There were many corn and soybean fields with prominent patches of giant or common ragweed, common waterhemp or volunteer corn during my travels in Minnesota, Wisconsin and Iowa this fall. These weed patches were likely the product of glyphosate herbicide overuse.
Now is the time to develop a plan and take control of herbicide-resistant weeds before they take control of you. Due to the long-term exposure to glyphosate in the corn and soybean cropping system, we are now in a situation where the probability of finding a glyphosate-resistant giant or common ragweed or waterhemp is high.
Currently, glyphosate-resistant weeds are a serious problem in the southern U.S., resulting in significant increases in herbicide and labor costs, and increased field applications. The situation isn’t as dire in the Upper Midwest now, but the trend with herbicide-resistant weed development in a field is a slow start that can grow exponentially by the next season.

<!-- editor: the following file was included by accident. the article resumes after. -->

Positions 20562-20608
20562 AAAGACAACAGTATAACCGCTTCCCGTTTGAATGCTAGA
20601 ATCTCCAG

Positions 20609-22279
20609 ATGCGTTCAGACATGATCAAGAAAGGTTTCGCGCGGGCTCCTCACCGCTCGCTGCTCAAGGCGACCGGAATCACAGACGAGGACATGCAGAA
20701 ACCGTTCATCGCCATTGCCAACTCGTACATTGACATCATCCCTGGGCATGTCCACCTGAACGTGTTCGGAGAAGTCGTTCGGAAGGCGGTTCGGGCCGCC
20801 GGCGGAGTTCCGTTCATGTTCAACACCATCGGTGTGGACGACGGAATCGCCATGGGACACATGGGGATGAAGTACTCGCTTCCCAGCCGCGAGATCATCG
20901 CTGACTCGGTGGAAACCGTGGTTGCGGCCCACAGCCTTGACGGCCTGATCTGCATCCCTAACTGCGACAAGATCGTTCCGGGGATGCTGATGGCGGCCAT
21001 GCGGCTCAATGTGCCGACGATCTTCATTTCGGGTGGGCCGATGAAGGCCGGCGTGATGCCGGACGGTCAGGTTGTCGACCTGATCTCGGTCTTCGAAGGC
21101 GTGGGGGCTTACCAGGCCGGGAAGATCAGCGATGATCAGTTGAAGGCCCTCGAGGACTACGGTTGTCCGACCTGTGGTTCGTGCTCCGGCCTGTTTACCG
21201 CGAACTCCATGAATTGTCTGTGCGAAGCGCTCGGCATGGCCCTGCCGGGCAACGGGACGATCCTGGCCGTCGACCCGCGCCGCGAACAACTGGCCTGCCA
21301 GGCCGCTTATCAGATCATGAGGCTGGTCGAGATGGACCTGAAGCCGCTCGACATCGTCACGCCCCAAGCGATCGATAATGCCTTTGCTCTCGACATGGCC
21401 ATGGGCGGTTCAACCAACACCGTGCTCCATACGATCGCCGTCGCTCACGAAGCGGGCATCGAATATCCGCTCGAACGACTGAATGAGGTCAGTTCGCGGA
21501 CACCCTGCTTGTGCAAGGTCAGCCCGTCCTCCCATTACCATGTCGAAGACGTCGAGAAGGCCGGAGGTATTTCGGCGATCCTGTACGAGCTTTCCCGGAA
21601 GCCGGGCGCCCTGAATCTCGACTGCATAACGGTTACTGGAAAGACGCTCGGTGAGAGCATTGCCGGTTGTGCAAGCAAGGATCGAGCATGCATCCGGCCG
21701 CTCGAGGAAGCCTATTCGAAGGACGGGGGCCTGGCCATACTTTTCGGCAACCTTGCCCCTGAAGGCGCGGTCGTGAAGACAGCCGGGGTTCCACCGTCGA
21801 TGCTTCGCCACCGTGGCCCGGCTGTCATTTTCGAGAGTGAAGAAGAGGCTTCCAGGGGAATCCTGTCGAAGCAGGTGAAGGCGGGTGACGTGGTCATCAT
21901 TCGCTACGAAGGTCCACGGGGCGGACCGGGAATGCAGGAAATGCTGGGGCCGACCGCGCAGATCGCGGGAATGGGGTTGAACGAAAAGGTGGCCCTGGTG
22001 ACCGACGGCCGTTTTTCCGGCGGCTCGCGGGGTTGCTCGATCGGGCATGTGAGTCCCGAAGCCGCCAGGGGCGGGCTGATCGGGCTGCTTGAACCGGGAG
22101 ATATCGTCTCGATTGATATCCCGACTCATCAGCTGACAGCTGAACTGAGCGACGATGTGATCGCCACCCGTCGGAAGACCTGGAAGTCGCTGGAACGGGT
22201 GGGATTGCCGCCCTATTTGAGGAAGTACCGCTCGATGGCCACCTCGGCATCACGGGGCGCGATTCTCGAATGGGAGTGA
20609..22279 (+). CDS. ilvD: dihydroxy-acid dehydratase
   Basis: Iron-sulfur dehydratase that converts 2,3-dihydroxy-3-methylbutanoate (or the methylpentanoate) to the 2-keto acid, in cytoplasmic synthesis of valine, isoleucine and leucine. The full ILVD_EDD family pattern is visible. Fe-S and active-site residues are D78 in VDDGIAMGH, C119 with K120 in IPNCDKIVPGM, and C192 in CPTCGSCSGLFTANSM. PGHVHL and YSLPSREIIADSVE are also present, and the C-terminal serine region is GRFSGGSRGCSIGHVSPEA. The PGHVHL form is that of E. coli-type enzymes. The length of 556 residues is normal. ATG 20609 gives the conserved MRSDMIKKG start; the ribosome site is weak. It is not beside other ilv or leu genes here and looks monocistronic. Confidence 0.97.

To proactively address glyphosate-resistant weeds, you must reduce your total reliance on glyphosate and diversify your weed-management practices, with more emphasis on spring and early summer weed control and a more focused use of glyphosate in the crop where its weed control is of greatest value to you.
The following strategies are recommended by Extension Specialist Jeff Gunsolus based on experience and extensive research conducted by University of Minnesota Extension and other land-grant institutions:
In all fields:
In fields currently infested with glyphosate-resistant weeds
For more educational resources on crops production in Minnesota, visit University of Minnesota Extension’s crops website.